My Perspective on the Complex Mother and Eldest Daughter Relationship
Happily Ever After...
The mother's perspective
Before the kids come along there is a budding and growing relationship between two people. The world goes away in each other's presence. Nothing is more important than passing time in order to see each other again. They are emotionally invested in each other and they love being in love.
In a classic Disney movie the girl always gets her prince and their wedding implies happily ever after. Most of us grow up idealizing and chasing this concept but one never sees what happens after the wedding—or once the kids start coming.
Singular, devoted attention is now compromised and shared.
Birth Order Traits
Alfred Adler, a medical doctor and founder of Individual Psychology, was a pioneer of modern psychology. He theorized individuals were driven to maintain control over their life and behaviors in order to fulfill their ultimate potential. Adler's theories were the first to encompass all people working toward the goal of self-actualization. Through his studies he was also the first to coin the term, "inferiority complex." Since everyone is unique, he proposed a theory that birth order affected personality traits.
Everyone has preconceived notions about birth order and how they are labeled. An only child and first child have a lot of common traits and parental hurdles; they tend to be the "go-to" child - responsible, reliable, independent but tyrants to their younger siblings. In a sense they "break in" the parents and blaze an easier path for their younger siblings. Middle children tend to be more rebellious, attention-getters, and social rock stars with many friends. The youngest child is always labeled the baby. They are generally easy-going but they can also be manipulative.
What does this have to do with the relationship between a mother and her eldest daughter?
If a mother is a middle child she is now dealing with the potential of personality conflict with her eldest child. The mother's childhood experiences with her older sister, negative or positive, could model her behavior toward her child. If she felt inferior as a child she may inappropriately project her sibling animosity onto her child. We're only peaking at the tip of the iceberg in this theory of mother - first daughter theory.
Adler's Four Ruling Types
Get along with others - Passive - Rarely inventive
Isolation - Avoidance - Distant & Cold
Likes to control others
Socially Useful Type
Values control - Strive to do good - Societally responsible
The Other Woman
Happily ever after becomes a harsh reality once the honeymoon is over. Cohabitation, gender or spousal role assumptions, bills and money issues, and eventually children test the most devoted couples.
A female first-born adds a surprising dynamic to the challenges facing a new mother: Her child is now "the other woman."
This little "bundle of joy" is now the center of your husband's attention. She gets the love and attention, the smooches and cuddles. He plays and tickles and kisses her hands and feet. She's got him wrapped around her little finger and the wench only drools and poops while you are completely exhausted and feeling less-than-sexy.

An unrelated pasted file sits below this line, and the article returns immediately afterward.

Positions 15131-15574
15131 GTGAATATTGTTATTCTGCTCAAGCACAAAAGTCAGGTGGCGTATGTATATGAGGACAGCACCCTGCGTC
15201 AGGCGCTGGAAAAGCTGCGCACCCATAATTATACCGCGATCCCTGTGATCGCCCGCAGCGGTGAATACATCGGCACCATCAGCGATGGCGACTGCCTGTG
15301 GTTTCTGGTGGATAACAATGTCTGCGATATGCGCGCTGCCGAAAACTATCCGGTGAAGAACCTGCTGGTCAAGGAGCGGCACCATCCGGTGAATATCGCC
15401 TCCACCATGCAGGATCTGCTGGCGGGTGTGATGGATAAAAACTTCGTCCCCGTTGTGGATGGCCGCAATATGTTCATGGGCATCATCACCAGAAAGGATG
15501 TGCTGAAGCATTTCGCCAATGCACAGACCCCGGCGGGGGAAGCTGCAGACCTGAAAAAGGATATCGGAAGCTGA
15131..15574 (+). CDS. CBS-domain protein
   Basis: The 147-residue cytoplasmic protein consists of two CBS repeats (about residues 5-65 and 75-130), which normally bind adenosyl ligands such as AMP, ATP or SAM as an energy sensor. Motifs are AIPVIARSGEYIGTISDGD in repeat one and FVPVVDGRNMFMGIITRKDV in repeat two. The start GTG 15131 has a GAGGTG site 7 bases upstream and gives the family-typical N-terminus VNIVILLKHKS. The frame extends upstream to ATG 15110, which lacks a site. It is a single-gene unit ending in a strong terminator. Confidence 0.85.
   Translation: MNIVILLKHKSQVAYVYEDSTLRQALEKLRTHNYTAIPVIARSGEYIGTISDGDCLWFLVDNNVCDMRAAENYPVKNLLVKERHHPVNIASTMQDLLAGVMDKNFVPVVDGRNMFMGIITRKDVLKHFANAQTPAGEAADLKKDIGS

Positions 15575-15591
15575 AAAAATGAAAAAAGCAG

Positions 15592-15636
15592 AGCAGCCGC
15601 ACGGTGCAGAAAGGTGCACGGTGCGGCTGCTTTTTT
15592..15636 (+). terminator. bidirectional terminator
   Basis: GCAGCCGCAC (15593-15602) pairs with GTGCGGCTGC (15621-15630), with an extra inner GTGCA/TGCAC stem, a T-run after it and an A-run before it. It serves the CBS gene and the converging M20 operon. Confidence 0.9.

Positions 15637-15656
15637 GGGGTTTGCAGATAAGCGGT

Nature of the Beast
There is a reason why lions eat the young. Do not be fooled. Infanticide is rampant throughout nature and time and again we witness newscasts of mothers killing their offspring. It's horrifying but we cannot ignore this dynamic for it is an essential part of the mother - first daughter issue.
With lions, a dominant male kills his predecessor's young so the mother becomes fertile quickly and the new bloodline thrives. This practice is not limited to males. Females kill their young just as readily and for various reasons. From pagans and ancient Greece to modern times, infanticide is committed for dominance or self-preservation. Economic, social, and religious aspects prompt this action.
In ancient Greece infanticide was considered barbaric. No one really wants to outright kill a child. That being said, if a child was unwanted or could not be cared for by the parent they practiced exposure instead. This practice essentially abandoned the child on the roadside and at the mercy of weather, nature, or a merciful passerby. This was not considered murder because there was a chance someone would rescue it.
Consider this: The drastic change in the socio-status may leave a new mother feeling bitter, resentful and sincerely guilty for feeling that way. Far from committing infanticide those feelings potentially cause an emotional and sometimes physical rift the child can neither recognize nor fully understand until perhaps, she becomes a mother herself.
Time will tell
In their younger years, the first-born daughter may feel rejected by her mother. There is a sense of rivalry in some invisible competition.
As the daughter gets older and more independent the mother is finally free from the burden of being dependable and 100% responsible for her child; she may begin to focus on herself again.
Understand these are worst-case scenarios and theories for a complex relationship between mother and first child. This is not to assume all mothers and first daughters are so negatively affected. Once the initial shock of role changes are overcome; once a daughter becomes a mother, there is a certain beauty to passing the torch from one generation of women to another. Once a daughter, now a mother is elevated into a new peer group where her mother can now be her friend.
Once the dust is settled from our childhood perhaps then there is a sense of equanimity.
Only time can tell.
© 2014 Meredith Loughran